Using genome-wide association (GWA) in Caucasians with replication in three ethnic groups, we found association between narcolepsy and polymorphisms in the TRA@ (T-cell receptor alpha) locus, with highest significance at rs1154155 (average allelic odds ratio 1.69, genotypic odds ratios 1.94 and 2.55, P < 10-21, 1,830 cases, 2,164 controls). This is the first documented genetic involvement of the TRA@ locus, encoding the major receptor for HLA-peptide presentation, in any disease.
I am always cautious of these “first ever” claims. Indeed, I can not follow the conclusions of this expert writing his first T cell report here. So I wrote a letter and sent it to NG, basically saying
The study by Hallmayer et al.  reports a moderate association of TCRÎ± SNPs with narcolepsia. Given the largely frustrating attempts to find any consistent TCR disease association , there may be some questionmarks given the evolutionary emergence of the huge repertoire that is being encoded in this genomic region .
First, commercial available SNP panels with a rather uneven coverage of the human genome may not be the optimal method for analysing such a complicated genomic region containing redundant sequence. That may be the reason why more adequate methods like CDR3 spectratyping  are available for the genetic analysis of the TCRÎ±.
Second, there is obvious population stratification in the TCRÎ± SNPs (as seen in tables 2 and 3) which is also expected by previous work on the TCRß . The results of the reported Seldin panel does not exclude stratification in this particular region. It would be interesting to see the detailed geographical and ethnical history of all samples including some more informative gene marker like LCT-13910C/T that varies strongly among Caucasians ( and unpublished own observations).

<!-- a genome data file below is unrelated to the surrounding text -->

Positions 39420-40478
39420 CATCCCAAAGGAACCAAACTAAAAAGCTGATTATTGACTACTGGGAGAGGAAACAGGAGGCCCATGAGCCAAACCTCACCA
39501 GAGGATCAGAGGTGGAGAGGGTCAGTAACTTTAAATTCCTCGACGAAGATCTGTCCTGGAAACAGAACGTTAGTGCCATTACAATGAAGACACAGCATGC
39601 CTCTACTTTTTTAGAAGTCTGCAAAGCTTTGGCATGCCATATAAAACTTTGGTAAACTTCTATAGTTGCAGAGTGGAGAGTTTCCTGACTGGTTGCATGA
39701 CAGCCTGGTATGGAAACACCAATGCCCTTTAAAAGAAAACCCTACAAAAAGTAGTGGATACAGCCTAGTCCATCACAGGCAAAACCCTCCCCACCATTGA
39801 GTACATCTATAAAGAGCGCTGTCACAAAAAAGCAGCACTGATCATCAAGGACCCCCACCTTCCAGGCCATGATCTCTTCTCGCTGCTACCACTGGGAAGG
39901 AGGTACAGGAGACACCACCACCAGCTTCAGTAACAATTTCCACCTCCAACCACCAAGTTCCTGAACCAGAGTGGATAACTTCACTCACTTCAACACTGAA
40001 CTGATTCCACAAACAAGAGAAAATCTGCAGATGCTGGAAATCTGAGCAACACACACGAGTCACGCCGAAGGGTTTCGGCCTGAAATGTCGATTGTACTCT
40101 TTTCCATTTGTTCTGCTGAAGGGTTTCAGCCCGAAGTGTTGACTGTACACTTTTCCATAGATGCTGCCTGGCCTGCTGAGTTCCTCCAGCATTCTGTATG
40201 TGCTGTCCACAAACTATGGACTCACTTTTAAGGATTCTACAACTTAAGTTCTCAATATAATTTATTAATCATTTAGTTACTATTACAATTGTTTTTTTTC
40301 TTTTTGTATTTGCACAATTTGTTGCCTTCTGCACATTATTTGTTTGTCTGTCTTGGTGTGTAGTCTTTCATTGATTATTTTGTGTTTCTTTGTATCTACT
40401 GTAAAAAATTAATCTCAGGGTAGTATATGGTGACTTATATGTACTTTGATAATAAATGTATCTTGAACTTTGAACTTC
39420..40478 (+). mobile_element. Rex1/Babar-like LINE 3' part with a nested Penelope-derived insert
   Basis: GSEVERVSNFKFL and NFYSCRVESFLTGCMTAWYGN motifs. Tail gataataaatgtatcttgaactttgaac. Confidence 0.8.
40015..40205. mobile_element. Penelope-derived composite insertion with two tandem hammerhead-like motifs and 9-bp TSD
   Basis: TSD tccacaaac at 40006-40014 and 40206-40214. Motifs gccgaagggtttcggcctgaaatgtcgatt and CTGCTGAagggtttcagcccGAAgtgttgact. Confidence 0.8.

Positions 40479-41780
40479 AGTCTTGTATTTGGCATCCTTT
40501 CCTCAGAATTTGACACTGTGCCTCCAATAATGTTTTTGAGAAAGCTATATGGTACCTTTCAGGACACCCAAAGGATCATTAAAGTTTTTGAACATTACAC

Third, as being acknowledged by the authors, the associated SNPs fall in an area of somatic recombination  that affects under normal circumstances about one quarter of the genotyped cells. This ratio may vary considerably in a disease like narcolepsia where T lymphocytes can be increased or decreased . In other words it is unclear if the study shows the “first documented genetic involvement of the TRA@ locus” or just some concommittant lymphocytosis; if it shows any inherited disease specific antigen selection mechanism or just some reactive inflammation; truly a TCR disease bias or just an artifact. The authors don’t report the age distribution of their individuals  although this might also have confounded the results with an age-associated decline in the T cell repertoire  and a life-long persistence of some T cell subsets .
Previous CNV scans at least excluded the 14q11.2 region from the analysis where genotyping results may appear as single copy deletions (and rarely as duplications http://projects.tcag.ca/variation/). As there is also an “imprint of CNV on SNP genotypes”  an increase in SNP allele counts may be mimicked as well.
Any signal induced by lymphocytosis would need to include a segment 3′ to the last constant region exon (the position of rs1263646) with decreasing likelihood from J1 to J61 (the other two reported SNPs are next to J9 and J13). Major signals from V segments are unlikely due to broken up LD in oligo- or polycolonal T cell expansion. Interestingly, there is also a signal at the TCRß receptor; the diversity of TCRÎ± selected as partner for a given VDJ-ß rearrangement is low  and may be the reason why a TCRÎ± association is being easier to be detected.